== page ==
7. The Argument of the Epistle.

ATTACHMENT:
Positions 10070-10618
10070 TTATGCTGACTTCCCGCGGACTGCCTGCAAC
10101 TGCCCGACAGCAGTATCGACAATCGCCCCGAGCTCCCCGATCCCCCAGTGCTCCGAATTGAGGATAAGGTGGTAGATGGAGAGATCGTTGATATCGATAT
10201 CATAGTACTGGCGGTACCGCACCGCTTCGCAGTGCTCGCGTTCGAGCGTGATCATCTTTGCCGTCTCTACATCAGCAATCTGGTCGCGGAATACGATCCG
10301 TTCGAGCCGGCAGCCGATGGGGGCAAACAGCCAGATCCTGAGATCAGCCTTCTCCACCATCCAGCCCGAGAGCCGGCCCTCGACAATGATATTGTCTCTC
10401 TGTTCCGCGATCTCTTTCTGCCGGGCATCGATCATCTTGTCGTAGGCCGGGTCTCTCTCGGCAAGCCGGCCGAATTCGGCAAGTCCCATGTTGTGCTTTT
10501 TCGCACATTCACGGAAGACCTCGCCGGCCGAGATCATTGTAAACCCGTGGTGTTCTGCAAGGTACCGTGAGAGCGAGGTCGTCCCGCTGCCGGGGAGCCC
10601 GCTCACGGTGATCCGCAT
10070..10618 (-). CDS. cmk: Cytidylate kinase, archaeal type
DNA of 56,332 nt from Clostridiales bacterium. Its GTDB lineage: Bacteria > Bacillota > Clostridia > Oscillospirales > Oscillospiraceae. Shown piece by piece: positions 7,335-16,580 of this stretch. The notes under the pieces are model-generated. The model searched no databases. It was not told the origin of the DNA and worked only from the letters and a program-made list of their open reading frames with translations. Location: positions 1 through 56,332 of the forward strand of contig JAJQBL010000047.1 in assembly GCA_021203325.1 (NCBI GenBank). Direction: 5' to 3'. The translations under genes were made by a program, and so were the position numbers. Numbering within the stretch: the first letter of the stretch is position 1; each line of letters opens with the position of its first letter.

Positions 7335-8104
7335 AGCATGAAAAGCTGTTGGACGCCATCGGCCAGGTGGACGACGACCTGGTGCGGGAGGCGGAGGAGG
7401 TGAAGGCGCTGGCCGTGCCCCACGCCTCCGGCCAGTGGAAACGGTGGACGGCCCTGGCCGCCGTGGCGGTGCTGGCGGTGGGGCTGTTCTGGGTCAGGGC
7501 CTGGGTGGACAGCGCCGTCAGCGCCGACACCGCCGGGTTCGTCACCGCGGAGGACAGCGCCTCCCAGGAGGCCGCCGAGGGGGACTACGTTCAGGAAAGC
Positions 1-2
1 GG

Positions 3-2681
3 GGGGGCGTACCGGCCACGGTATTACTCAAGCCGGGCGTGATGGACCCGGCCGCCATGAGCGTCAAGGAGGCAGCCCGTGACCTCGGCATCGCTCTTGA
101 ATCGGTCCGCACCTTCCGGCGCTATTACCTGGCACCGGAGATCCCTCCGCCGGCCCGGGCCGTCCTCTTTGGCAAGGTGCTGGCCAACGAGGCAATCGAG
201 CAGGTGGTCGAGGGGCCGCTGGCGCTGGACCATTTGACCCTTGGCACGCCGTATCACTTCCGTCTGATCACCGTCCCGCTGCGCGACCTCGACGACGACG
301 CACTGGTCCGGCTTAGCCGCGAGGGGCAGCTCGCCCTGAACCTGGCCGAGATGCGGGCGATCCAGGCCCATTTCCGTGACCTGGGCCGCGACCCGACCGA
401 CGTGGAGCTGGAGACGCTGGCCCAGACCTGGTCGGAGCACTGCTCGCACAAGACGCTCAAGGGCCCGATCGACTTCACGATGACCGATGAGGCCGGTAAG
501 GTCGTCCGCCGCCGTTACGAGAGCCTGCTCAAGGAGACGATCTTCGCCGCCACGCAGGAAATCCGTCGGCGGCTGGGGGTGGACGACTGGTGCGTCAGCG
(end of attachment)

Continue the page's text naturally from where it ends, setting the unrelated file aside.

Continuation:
Therefore, thus Saint Paul in this Epistles establishes the weaker Jews, who were ζηλωταὶ τοῦ νόμου, zealous for the law, Acts 21:20, in the doctrine of the Gospel, and demonstrates that Jesus Christ is true God and true man; the great Prophet, whose doctrine it is sin to despise; and the true and only Priest and everlasting sacrifice, in such a way that for expiation and cleansing no Aaronic or Sacerdotal sacrifices are needful, and nothing is wanting for absolute justification to one that possesses Christ in faith: he asserts that all the Saints of the Old Testament pleased God by faith, and served Him in patience, love, and innocence of life; and, finally, he sets forth useful and salutary instructions for life. And thus he excites the Hebrews to a firm, sincere, and fruitful faith in Christ, to union with believers bearing the cross of Christ, and to the abandoning of useless servitude; comfirms them against the blasphemies and persecutions of their own people; and removes the great suspicion conceived concerning him. Finally, this Epistle is a kind of commentary on that word of God the Father heard from heaven on more than one occasion: This is my beloved Son, in whom I am well pleased: Hear ye him, Isaiah 42:1; Matthew 3:17; 12:18; 17:5.